Alexander Nderitu is a Kenyan-born novelist, poet, playwright and critic, Nderitu was born on 23rd April which is also William Shakespeare's birthday and UNESCO's 'World Book and Copyright Day'. Some of his literature has been translated into Kiswahili, Dholuo, Chinese, Swedish, French, Arabic and Japanese. His other interests include Progressive Rap Music and Sports Entertainment.
After studying IT in college, Nderitu relocated to Nairobi city where he worked as a movie reviewer and later as a Website Designer. His IT background led him to explore Internet options for literary work. In November 2001, he became Africa's first ‘digital novelist’ with the Internet publication of his signature thriller, When the Whirlwind Passes.
In 2004, he was nominated for the Douglas Coupland Short Story Award for his despairing spy story, Life as a Flower. In the Spring of 2007, Life as a Flower was included in the Reading Section of an assessment exam in Pennsylvania, USA.
In late 2007, Nderitu won a Theatre Company prize for his humorous stage play, Hannah and the Angel. The play was performed in 17 different venues, including Phoenix Theatre in Nairobi, by the Fire By Ten acting group. In 2012, Hannah and the Angel was translated to Japanese.
On 19th November 2008, Nderitu’s office-based stage play, The Smartest Guy in the Boardroom, played to a full house at Pumwani Social Hall, Nairobi. The performance was done by Changing Scenes theatre group.
In 2008, he released a short story anthology titled Kiss, Commander, Promise. The title story from Kiss, Commander, Promise (a spy story set against the backdrop of a fictional African Cold War) has been optioned for film and is also being translated into Japanese.
In 2009, two short Nderitu stories, 'Rock and Republic' and 'A Cold Day in December' were both shortlisted in the Kwani?-organised writing competition whose theme was 'The Kenya I Live In.'
In 2010, controversial author/researcher David Icke used the poem 'The Moon is Made of Green Cheese' by Nderitu to defend himself against allegations that he once worked for British intelligence. Laughing off the claim, Icke (the self-styled "most controversial speaker and author in the world") wrote on his official website, 'That must have been at the same time that I sprouted wings, flew to the moon for a green cheese sandwich and then went on to Mars for a chocolate bar. Oh yeah, I remember now.' And below that, he posted the wacky love poem.
In 2011, he co-founded, along with other artistically inclined/talented people, the Artists for Contemporary Theatre (A.C.T.) stage and film production group.
In January 2012, Nderitu released a research document entitled Changing Kenya's Literary Landscape (2012 Onwards). The free document made a bigger impact on the literary scene than any of his fiction had ever done and was praised by aspiring writers, established writers and the media alike. It also earned him friends both at home and abroad, and inspired a flurry of copy-cat non-fiction papers by fiction writers. In late 2012, was appointed the Deputy Secretary-General of Kenya PEN, the local chapter of International PEN (The oldest literary movement in the world).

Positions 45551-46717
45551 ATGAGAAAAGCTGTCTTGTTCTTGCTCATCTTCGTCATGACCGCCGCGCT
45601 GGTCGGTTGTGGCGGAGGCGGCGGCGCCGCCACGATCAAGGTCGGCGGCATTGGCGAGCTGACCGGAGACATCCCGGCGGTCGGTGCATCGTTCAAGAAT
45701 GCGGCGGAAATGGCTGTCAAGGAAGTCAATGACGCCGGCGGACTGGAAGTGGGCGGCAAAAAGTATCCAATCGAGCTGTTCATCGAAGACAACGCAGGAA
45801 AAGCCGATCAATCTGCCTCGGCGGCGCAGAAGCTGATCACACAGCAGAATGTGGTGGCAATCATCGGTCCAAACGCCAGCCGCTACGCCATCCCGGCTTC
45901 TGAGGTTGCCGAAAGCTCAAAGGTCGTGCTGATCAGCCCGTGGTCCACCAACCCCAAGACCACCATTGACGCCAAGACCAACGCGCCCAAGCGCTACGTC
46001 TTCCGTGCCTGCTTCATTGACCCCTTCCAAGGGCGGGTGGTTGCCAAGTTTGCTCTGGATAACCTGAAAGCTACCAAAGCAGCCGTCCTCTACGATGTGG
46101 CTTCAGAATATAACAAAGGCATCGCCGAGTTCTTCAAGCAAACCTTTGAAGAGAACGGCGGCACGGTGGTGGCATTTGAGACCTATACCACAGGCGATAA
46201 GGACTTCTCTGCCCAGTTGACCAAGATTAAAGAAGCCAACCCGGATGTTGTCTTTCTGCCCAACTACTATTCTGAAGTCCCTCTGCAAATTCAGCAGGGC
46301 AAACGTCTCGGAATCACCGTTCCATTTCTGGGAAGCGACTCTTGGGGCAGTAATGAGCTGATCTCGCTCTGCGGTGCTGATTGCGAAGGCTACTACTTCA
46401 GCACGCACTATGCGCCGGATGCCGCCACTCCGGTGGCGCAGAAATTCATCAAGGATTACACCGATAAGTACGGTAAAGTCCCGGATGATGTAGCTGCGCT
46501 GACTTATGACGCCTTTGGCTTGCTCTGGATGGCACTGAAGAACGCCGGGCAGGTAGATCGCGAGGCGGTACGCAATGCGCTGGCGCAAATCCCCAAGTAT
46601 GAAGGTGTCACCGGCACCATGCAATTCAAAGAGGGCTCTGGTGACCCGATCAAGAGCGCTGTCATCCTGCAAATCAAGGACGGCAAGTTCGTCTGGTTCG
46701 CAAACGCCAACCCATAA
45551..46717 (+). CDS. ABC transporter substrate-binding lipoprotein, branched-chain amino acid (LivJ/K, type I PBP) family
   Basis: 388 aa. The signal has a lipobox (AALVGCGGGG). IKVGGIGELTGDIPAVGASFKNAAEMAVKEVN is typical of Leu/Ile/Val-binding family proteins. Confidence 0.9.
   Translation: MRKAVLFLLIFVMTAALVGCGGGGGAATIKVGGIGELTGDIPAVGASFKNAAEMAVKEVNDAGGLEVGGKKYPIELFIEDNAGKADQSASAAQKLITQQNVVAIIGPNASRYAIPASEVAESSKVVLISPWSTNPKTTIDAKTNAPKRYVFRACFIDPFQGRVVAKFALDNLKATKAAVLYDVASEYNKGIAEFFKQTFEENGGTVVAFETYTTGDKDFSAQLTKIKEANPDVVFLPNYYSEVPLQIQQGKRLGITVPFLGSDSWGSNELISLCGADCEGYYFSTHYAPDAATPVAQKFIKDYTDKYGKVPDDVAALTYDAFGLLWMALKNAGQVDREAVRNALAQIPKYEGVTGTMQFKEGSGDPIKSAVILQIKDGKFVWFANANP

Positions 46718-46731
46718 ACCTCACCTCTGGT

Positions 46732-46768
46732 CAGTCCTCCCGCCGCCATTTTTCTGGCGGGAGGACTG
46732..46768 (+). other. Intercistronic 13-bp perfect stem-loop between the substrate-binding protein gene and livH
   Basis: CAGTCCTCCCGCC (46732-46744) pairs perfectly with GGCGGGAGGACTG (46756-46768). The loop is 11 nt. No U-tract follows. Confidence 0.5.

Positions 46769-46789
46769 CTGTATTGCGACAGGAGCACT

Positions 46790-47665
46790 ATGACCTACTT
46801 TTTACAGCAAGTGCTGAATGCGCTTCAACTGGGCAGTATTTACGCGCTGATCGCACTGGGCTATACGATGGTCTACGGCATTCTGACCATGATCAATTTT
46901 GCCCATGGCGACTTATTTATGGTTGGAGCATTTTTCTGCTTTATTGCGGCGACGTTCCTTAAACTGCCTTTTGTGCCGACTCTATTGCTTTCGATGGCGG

During the 2013 General Elections, he briefly worked as a Social Media Consultant for a government department.
In 2014, Nderitu's poem 'Someone in Africa Loves You' was chosen to represent Kenyan literature during the Commonwealth Games in Scotland. The poem has since been translated into Arabic by Egyptian intellectual Mohamed Ghoneem (Egypt). Later the same year, Nderitu appeared on the cover of 'Zuqka' which was then Kenya's widest circulation entertainment magazine. Also in 2014, Nderitu released another research document, entitled Changing Kenya's Literary Landscape 2: Past, Present and Future. The document has thus far been accessed in over 100 countries.
In 2016, Nderitu contributed some poems and the short story 'Harvest of Blood' to the 'IFLAC Peace and Anti-Terror Anthology' e-book project. The collaborative work consisted of articles, short stories, poems and haikus from 93 contributors in 23 different countries. Besides promoting peaceful resolutions to world problems, the 'Peace and Anti-Terror Anthology' is taught in several colleges and universities, and is especially impactful in the Middle East.
Nderitu has given talks at universities, literary events and writers' groups and has been at the forefront of promoting reading and writing with the aid of technology in East Africa. He contributes articles on arts and culture various newspapers and online magazines. His essays and poetry have appeared in such publications as the Indian-based Ars Artium (peer reviewed) and Mexico-based The Ofi Press. His poetry has appeared in both the World Poetry Almanac and the World Poetry Yearbook.
In 2017, TheTheatreTimes.com (a global theatre news portal) appointed Alexander Nderitu as their Kenyan Editor. Later the same year, Business Daily newspaper named him amongst Kenya's 'Top 40 Under 40 Men'. In 2018, Nderitu poem, 'The Nile' was broadcast by World Poetrty Cafe. This was the first time an African poem had been aired by Canadian based program in its 20-year history. Nderitu was later appointed World Poetry Cafe's 'Africa Correspondent'. In 2019, the script for Hannah and the Angel was a finalist in the ASSITEJ SA Playwriting Contest. In 2020, he was a finalist for the Collins Elesiro Literature Prize. Nderitu is the Deputy Secretary-General of Kenyan PEN and is a Regional Managing Editor for TheTheatreTimes.com, a global theatre news portal.
‘That great Kenyan novel will eventually come. Perhaps, it will even emerge online, like the novels of Alexander Nderitu.’
'Mr Nderitu is an all round writer who straddles the genres like a colossus. At this rate, he is destined to be one of the greatest authors to emerge from the African continent.'
Nairobi Business Monthly